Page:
.. Has the party [meaning said Alford] had or been afflicted since childhood with any of the following complaints?" mentioning, among others, "diseases, of the ... ... ... kidneys:' Answer. "No." "Name and residence of person's [meaning said Alford's] usual medical attendant. On what occasions and for what diseases have you required his. attendance and advice?" Answer. "Has llone."
Both of which answers defendant alleges to have been false, and avers that said Alford had previously been afflicted with diabetes, and had a usual medical attendant, who had attended him on sundry oces,sions and treated him for serious diseases. The plaintiff, in reply, alleged that the application referred to in the answer was not written by said Alford, but by l:lI certain agent of the defendant, who induced Alford to make it, and that the answers were written in said application by said agent to suit himself, and not as eaid Alford made them, and that the answers made by Alford were true; that Alford's signatures were not attached to the application as a verification of the answers therein, but at the request of said agent were signed and affixed to said paper to identify the same, and the person to whose use and benefit the policy was to issue, and that the original paper, of which a copy purports to' be attached to said policy, is not said Alford's act and deed. 1.'he case was tried before a jury. The plaintiff introduced evidence at the trial tending to show that said Alford did not give the answers contained in said application, but, when asked if he had had any disell,se of the kidneys, answered that he had had diabetes; and when asked as to his usual med. ical attendant, etc., had answered truthfully, and referred the agent who propounded the questions and wrote down the answers to his family physician, and told him to inquire of said physician, and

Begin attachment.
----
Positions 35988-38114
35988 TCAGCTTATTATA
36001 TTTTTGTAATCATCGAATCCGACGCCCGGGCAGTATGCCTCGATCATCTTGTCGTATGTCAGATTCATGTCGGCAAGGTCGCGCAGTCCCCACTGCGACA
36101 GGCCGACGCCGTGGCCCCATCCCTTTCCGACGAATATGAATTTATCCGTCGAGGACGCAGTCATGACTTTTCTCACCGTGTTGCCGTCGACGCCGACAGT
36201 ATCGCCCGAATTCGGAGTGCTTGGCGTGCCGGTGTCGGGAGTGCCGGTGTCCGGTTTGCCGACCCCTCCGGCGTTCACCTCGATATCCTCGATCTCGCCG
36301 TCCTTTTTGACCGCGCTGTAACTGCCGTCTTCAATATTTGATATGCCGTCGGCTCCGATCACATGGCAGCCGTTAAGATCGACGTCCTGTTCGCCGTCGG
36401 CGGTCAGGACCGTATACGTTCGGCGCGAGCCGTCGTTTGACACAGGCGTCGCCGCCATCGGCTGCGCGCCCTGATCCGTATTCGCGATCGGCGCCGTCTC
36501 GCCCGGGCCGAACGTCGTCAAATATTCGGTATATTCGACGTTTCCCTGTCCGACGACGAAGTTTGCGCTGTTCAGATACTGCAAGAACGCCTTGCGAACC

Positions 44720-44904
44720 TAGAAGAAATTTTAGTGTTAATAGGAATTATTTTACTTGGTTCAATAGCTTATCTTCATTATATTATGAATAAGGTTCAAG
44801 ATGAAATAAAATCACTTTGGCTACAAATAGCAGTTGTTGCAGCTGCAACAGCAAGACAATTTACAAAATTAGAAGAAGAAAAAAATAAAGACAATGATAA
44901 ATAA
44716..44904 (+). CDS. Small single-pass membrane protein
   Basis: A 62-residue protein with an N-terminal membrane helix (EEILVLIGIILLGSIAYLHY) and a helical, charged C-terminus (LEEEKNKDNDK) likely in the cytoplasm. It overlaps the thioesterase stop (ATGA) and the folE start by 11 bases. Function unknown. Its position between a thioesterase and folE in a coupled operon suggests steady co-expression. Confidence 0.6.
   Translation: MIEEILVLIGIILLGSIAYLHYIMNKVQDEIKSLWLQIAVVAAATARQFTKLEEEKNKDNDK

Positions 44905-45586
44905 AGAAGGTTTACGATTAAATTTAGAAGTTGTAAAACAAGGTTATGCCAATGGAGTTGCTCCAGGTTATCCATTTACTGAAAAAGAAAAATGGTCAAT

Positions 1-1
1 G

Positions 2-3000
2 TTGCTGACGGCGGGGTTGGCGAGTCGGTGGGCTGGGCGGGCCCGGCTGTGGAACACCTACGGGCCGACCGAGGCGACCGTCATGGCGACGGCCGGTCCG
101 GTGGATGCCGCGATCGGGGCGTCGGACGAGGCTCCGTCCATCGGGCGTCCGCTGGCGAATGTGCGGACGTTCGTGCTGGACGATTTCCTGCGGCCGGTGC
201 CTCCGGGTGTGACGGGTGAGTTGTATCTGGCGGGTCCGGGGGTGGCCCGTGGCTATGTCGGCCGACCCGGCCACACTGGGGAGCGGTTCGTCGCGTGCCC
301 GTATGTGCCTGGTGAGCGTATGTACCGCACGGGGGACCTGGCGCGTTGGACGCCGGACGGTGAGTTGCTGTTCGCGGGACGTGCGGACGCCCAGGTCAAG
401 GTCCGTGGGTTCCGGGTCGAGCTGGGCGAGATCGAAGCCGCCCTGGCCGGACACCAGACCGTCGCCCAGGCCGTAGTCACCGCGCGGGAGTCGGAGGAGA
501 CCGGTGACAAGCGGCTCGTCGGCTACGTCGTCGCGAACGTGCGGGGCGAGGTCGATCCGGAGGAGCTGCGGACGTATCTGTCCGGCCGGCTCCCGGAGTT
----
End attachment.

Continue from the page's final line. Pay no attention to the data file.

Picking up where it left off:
that he would give him full particulars, and had signed the application supposing that his answers had been correctly reduced to writing. Carr it Reynolds, for plaintiff. Overall, Judson it Tutt, for defendant. TREAT, D. J., (charging jury.) Contracts of insurance are contracts of public good faith. In other words, a party applying to an insurance company must state truthfully the matters on which the risk is based, so that the company may determine whether it will undertake the risk or not. On the other hand, the company, when it does take a risk on the facts correctly stated to it, if a loss occurs, must pay the loss. You will, therefore, consider, in all controversies between an insurance company and the party assured, that you are dealing honestly and fairly, according to the terms of these conttacts. In these insurance contracts, as in all other contracts, persons are held to the obligations which they assume in regard to that. Whether it be a corporation on the one side, or a private individual or natural person on the other, the same rule must prevail. But when a supposed contract has been entered into between two parties, whether natural persons or corporations, and there is an element connected therewith, as of fraud, whether the contract should not be held either obligatory originally, or be avoided,-fraudulent questions entering into it,-juries have to determine that matter. Therefore, I take it for granted, in this case, you will deal between this corporation on the one side, and the representatives of the deceased on the other, just as if the contract were between two natural persons. It having been admitted that the deceased died of diabetes, and that he had at the date of the application said disease, and had previously had said disease, and it being also admitted that he had a usual medical attendant, who had treated the deceased for said disease, and that his answers to the qnestions were material to the risk, there is for the consideration of the jury the determination only of this essential fact, the burden of proving which is on the plaintiff, viz., whether the deceased (Alford) ever answered the questions presented written down in the application, which answers, as so written down, are admitted to be false and material. Everyone who signs a document, like the application in this case, is presumed to know what he signed, and is to be held thereto, unless he can show, by competent evidence, that he answered the questions truthfully, and not as written down, and signed the application believing that the truthful answers made by him were correctly writ-